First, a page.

The visible signs of limited scleroderma — tight, thick skin on your fingers, hands and face — can affect the way you feel about your appearance; make everyday tasks, such as opening a jar or shaving, more difficult; and even affect your speech. But the most serious complications tend to occur beneath your skin.
Changes in the functioning of esophageal muscles can cause difficulty swallowing and chronic heartburn. When limited scleroderma affects your intestine, you may experience:
- Constipation or diarrhea
- Bloating after meals
- Weight loss
Ulcers on fingers and toes
Severe Raynaud's phenomenon can obstruct blood flow to your extremities and may cause ulcers of the fingers and toes. These ulcers can be difficult to heal. Additionally, abnormal or narrowed blood vessels combined with severe Raynaud's phenomenon can lead to gangrene of fingers or toes, which may require amputation.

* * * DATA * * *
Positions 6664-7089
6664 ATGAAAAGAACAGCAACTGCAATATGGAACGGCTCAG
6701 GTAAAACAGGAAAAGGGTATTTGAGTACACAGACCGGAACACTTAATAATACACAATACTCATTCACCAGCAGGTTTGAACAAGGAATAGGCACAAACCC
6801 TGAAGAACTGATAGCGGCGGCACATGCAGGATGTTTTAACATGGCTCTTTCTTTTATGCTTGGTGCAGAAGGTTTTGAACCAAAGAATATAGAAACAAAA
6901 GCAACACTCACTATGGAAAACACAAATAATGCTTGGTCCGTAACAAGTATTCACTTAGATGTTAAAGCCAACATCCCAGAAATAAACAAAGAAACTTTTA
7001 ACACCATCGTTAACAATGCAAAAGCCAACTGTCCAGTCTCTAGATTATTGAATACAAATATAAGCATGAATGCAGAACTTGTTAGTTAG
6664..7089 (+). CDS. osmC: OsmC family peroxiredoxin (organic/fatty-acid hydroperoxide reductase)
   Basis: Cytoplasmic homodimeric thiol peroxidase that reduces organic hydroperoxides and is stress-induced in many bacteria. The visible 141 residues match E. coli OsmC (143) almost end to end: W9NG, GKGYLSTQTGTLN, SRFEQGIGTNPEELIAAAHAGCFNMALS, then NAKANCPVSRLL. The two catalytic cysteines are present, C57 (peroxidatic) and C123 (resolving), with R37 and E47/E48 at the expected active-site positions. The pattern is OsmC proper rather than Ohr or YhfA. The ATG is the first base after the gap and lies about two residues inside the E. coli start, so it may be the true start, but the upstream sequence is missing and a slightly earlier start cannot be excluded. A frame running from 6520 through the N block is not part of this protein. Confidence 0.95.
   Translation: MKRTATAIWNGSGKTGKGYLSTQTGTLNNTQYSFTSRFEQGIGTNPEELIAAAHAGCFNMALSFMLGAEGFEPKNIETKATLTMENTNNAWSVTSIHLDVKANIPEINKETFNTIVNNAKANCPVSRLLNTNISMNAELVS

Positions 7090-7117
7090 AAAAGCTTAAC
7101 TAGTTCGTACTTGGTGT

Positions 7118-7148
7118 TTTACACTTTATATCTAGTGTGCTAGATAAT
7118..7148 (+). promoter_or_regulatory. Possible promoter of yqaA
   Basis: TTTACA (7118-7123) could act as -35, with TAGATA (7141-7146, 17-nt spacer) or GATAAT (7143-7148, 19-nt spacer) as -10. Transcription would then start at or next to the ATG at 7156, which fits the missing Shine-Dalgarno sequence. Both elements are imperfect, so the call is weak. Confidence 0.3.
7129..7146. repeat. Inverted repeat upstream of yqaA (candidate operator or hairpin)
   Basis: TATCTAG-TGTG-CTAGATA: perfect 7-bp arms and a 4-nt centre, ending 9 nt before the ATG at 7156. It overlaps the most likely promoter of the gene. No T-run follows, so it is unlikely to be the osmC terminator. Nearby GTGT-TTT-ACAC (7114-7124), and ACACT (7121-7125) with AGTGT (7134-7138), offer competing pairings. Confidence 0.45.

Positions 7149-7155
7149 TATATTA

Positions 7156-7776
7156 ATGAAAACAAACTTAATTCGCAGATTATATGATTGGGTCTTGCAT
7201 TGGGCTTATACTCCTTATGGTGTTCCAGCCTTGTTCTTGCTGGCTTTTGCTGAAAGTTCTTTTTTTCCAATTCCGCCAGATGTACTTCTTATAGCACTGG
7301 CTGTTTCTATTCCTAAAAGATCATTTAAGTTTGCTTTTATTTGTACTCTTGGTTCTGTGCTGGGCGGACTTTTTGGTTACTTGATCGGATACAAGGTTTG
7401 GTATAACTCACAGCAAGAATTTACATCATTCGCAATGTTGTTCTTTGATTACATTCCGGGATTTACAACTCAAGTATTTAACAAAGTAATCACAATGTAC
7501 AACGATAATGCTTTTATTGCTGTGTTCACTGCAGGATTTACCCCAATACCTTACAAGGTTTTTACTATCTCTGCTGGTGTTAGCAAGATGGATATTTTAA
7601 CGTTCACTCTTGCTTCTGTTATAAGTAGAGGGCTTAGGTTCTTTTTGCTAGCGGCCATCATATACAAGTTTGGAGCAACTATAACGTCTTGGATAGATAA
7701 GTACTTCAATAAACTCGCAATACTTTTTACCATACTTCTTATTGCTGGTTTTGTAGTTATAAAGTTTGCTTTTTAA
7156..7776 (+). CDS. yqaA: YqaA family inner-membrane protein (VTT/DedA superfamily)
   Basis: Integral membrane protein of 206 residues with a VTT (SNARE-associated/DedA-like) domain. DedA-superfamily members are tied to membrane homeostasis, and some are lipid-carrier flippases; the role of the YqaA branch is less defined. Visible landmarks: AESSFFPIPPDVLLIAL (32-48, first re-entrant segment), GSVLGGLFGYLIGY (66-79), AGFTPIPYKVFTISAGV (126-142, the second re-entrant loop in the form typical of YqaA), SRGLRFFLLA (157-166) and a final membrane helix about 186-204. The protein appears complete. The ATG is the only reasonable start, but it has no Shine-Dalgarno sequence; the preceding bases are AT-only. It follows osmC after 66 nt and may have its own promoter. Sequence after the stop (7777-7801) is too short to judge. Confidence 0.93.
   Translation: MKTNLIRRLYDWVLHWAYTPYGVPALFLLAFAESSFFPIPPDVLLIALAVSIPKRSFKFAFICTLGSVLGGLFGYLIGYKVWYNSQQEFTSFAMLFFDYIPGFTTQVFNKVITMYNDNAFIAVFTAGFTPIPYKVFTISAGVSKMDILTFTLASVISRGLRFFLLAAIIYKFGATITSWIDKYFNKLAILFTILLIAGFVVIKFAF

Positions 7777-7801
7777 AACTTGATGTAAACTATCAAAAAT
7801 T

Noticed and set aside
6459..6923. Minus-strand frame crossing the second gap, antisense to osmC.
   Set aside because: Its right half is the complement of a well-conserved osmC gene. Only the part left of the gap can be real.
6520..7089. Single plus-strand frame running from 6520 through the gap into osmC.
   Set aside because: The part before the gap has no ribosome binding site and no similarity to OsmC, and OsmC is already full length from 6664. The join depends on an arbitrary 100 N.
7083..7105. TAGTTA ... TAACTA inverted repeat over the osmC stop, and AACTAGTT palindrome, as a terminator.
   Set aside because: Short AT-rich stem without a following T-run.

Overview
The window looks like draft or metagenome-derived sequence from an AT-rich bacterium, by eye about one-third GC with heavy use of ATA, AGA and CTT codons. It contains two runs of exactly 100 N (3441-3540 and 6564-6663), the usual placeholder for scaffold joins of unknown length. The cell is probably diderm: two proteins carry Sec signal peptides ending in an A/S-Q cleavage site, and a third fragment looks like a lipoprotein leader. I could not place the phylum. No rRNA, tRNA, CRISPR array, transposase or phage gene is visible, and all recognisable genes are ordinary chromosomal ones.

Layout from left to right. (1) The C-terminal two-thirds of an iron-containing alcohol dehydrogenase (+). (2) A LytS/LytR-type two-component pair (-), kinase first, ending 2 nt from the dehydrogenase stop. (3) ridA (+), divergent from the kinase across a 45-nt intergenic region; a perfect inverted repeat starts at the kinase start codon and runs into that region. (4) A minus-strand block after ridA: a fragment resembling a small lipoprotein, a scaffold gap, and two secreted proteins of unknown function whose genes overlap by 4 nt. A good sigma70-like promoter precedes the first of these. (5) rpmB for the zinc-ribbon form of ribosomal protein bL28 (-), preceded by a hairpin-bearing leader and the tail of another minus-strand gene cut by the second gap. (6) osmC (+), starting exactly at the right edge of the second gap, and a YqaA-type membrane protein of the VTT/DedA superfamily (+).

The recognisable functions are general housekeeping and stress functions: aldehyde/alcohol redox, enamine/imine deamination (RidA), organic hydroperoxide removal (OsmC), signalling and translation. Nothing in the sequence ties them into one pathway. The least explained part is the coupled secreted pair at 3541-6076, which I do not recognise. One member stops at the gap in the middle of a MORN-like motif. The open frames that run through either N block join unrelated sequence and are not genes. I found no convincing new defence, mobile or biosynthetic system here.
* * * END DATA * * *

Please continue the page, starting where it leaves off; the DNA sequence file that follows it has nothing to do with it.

Limited scleroderma can cause a variety of problems with your lungs, including:
- Interstitial lung disease. This disorder occurs when excess collagen collects in the tissue between the lungs' air sacs, making the lung tissue stiffer and less able to work properly.
- Pulmonary hypertension. Increased pressure in the arteries between your heart and lungs makes the heart work harder and eventually weakens it.
Scarring of heart tissue can lead to abnormal heart rhythms (arrhythmias) and, in rare cases, to an inflamed heart muscle (myocarditis).
Severe tightening of facial skin can cause your mouth to become smaller and narrower, putting you at risk of serious dental problems. A measurably smaller mouth makes it hard to brush your teeth or have them professionally cleaned, increasing your risk of tooth decay. And because people with limited scleroderma often don't produce normal amounts of saliva, the risk of decay increases even more. In addition, acid reflux can destroy tooth enamel, and changes in gum tissue may cause your teeth to become loose or even fall out.
Dry eyes and mouth
Many people with limited scleroderma experience very dry eyes and mouth.
Jun. 02, 2011
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